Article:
David Goggins
Former Navy Seal
Career Development
Bryan Cranston
Critical Thinking
Liv Boeree
International Poker Champion
Emotional Intelligence
Amaryllis Fox
Former CIA Clandestine Operative
Chris Hadfield
Retired Canadian Astronaut & Author
from the world's big
Start Learning

How to Achieve in Science

Topic: How to Achieve in Science:

Jeff Friedman:  Well, there are a lot of things one has to- a lot of attributes one has to have I think to be good at science and I’ve been thinking recently about what’s the most important one. I think the one thing that you cannot be missing is persistence and determination and a drive. I think I am fairly driven and determined and I think typically whatever happens I get up and move forward. I think you have to have ideas. You have to be able to think expansively about things and not get locked on to a particular idea or conventional wisdom. I also think you have to recognize a good opportunity when you see it. I think the idea in the public on the part of some is that sort of the key thing in being a scientist are your ideas, the new idea you have. The fact that in my- in what I do though is that ideas are actually relatively cheap. You have ideas all the time. People have lots of ideas. Ideas are floating around. I think the really critical point is deciding which idea you’re going to focus on because you can’t do everything. For example, a lot of people thought it would be a good idea to clone ob but not that many people decided that they would make the commitment to it that it ended up taking so I think the notion of trying to figure out what the ob gene is is something that’s been around for 50 years.

Question: Is our society scientifically literate?

Jeff Friedman:  I’m not really in a great position to judge. I have served on some committees that began to think about this. I think that what these- what some people is that you want to get- to breed scientists you want to get away from high-stakes tests and really cultivate people’s originality and individual thinking. That’s a very hard thing to implement because everyone is so different when it comes to that, and so I don’t have any great solutions other than to say that any means for instilling in people the sense of excitement one can have about discovering something, even if it’s not new and even if it’s just discovering it for yourself, sensing some truth that wasn’t evident to you before, can be as exciting if it’s already been done and you simply learn about it after the fact as it is to learn about it for the first time.

Dr. Jeff Friedman on the functions of a scientifically literate society.

The “new normal” paradox: What COVID-19 has revealed about higher education

Higher education faces challenges that are unlike any other industry. What path will ASU, and universities like ASU, take in a post-COVID world?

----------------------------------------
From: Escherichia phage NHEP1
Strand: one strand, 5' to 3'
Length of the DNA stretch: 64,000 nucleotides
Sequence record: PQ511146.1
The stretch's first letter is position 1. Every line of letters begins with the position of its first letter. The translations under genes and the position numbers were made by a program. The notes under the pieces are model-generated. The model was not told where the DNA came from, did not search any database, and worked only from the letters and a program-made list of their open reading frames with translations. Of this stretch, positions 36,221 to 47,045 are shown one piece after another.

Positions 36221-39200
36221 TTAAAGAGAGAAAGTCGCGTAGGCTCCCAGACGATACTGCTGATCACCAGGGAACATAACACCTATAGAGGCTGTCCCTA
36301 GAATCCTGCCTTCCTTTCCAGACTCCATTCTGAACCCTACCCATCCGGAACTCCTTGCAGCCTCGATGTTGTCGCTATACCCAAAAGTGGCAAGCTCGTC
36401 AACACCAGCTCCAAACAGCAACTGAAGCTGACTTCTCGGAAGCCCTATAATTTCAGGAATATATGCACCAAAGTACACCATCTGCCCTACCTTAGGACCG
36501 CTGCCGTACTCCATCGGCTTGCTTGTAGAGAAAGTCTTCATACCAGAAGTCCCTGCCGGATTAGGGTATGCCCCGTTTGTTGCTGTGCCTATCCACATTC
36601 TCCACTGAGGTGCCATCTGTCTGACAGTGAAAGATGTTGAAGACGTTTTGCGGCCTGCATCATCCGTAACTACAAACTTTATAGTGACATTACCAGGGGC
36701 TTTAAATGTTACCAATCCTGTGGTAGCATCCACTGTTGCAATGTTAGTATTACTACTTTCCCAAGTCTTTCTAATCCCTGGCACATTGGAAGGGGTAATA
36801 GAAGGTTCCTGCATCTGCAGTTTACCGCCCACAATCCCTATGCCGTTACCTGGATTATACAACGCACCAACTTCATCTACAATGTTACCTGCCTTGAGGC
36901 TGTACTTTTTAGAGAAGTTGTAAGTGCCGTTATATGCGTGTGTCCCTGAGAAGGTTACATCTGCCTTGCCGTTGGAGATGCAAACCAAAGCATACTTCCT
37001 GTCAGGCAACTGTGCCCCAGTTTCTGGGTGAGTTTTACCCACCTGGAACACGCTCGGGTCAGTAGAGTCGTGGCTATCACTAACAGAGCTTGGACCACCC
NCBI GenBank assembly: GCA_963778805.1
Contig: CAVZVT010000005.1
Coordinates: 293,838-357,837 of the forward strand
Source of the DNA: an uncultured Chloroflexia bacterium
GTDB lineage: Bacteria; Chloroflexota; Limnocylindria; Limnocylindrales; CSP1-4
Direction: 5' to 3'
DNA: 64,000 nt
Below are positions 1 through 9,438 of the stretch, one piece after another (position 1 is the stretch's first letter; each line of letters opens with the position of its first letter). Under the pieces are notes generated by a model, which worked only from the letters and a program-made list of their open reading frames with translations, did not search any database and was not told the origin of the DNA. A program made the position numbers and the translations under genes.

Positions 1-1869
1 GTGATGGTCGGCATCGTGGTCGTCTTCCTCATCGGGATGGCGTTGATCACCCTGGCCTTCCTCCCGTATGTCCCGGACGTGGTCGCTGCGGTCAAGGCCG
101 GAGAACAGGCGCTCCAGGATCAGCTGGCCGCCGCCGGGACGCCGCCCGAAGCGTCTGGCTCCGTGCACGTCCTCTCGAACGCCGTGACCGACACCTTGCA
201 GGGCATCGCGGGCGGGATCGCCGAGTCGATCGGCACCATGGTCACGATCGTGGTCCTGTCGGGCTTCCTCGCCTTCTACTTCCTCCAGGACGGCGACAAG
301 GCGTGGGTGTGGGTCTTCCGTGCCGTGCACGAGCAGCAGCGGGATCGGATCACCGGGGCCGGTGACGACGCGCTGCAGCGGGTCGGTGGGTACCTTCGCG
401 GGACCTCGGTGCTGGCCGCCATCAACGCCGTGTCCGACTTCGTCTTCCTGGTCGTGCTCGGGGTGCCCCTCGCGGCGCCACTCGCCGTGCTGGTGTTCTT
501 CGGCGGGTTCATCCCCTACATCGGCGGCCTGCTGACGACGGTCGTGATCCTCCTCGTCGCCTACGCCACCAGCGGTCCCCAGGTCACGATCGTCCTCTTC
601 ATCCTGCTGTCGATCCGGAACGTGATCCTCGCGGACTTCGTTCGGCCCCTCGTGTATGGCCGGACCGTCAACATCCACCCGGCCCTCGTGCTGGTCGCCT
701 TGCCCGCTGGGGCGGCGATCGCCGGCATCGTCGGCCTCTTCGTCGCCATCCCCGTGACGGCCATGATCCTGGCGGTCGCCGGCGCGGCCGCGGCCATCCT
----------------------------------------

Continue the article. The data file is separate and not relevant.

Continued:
Photo: Luis Robayo/AFP via Getty Images
Sponsored by Charles Koch Foundation
  • Everywhere you turn, the idea that coronavirus has brought on a "new normal" is present and true. But for higher education, COVID-19 exposes a long list of pernicious old problems more than it presents new problems.
  • It was widely known, yet ignored, that digital instruction must be embraced. When combined with traditional, in-person teaching, it can enhance student learning outcomes at scale.
  • COVID-19 has forced institutions to understand that far too many higher education outcomes are determined by a student's family income, and in the context of COVID-19 this means that lower-income students, first-generation students and students of color will be disproportionately afflicted.
Keep reading Show less

How Hemingway felt about fatherhood

Parenting could be a distraction from what mattered most to him: his writing.

Ernest Hemingway Holding His Son 1927 (Wikimedia Commons)
Culture & Religion

Ernest Hemingway was affectionately called “Papa," but what kind of dad was he?

Keep reading Show less

The biology of aliens: How much do we know?

Hollywood has created an idea of aliens that doesn't match the science.

  • Ask someone what they think aliens look like and you'll probably get a description heavily informed by films and pop culture. The existence of life beyond our planet has yet to be confirmed, but there are clues as to the biology of extraterrestrials in science.
  • "Don't give them claws," says biologist E.O. Wilson. "Claws are for carnivores and you've got to be an omnivore to be an E.T. There just isn't enough energy available in the next trophic level down to maintain big populations and stable populations that can evolve civilization."
  • In this compilation, Wilson, theoretical physicist Michio Kaku, Bill Nye, and evolutionary biologist Jonathan B. Losos explain why aliens don't look like us and why Hollywood depictions are mostly inaccurate.
Keep reading Show less

How DNA revealed the woolly mammoth's fate – and what it teaches us today

Scientists uncovered the secrets of what drove some of the world's last remaining woolly mammoths to extinction.

Ethan Miller/Getty Images
Surprising Science

Every summer, children on the Alaskan island of St Paul cool down in Lake Hill, a crater lake in an extinct volcano – unaware of the mysteries that lie beneath.

Keep reading Show less

Live on Tuesday | Personal finance in the COVID-19 era

Sallie Krawcheck and Bob Kulhan will be talking money, jobs, and how the pandemic will disproportionally affect women's finances.